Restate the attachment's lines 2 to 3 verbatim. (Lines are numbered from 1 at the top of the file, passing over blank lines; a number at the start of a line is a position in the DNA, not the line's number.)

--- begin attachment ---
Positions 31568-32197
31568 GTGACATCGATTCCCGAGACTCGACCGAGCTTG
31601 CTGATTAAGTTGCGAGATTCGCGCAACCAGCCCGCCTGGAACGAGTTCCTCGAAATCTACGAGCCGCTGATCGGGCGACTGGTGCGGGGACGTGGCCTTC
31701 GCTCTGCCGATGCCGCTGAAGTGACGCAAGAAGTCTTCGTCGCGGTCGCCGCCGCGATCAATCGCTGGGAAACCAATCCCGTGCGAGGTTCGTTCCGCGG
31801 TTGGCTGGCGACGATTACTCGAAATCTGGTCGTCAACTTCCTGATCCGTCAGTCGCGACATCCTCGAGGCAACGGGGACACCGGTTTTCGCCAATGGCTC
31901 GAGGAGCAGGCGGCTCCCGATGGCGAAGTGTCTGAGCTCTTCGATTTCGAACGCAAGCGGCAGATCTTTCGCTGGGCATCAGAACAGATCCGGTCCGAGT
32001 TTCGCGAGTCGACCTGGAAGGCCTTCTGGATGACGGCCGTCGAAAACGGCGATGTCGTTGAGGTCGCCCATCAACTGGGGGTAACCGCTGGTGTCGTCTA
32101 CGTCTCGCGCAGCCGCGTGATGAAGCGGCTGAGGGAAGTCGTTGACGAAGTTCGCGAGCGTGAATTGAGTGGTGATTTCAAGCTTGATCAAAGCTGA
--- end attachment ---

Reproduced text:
31568 GTGACATCGATTCCCGAGACTCGACCGAGCTTG
31601 CTGATTAAGTTGCGAGATTCGCGCAACCAGCCCGCCTGGAACGAGTTCCTCGAAATCTACGAGCCGCTGATCGGGCGACTGGTGCGGGGACGTGGCCTTC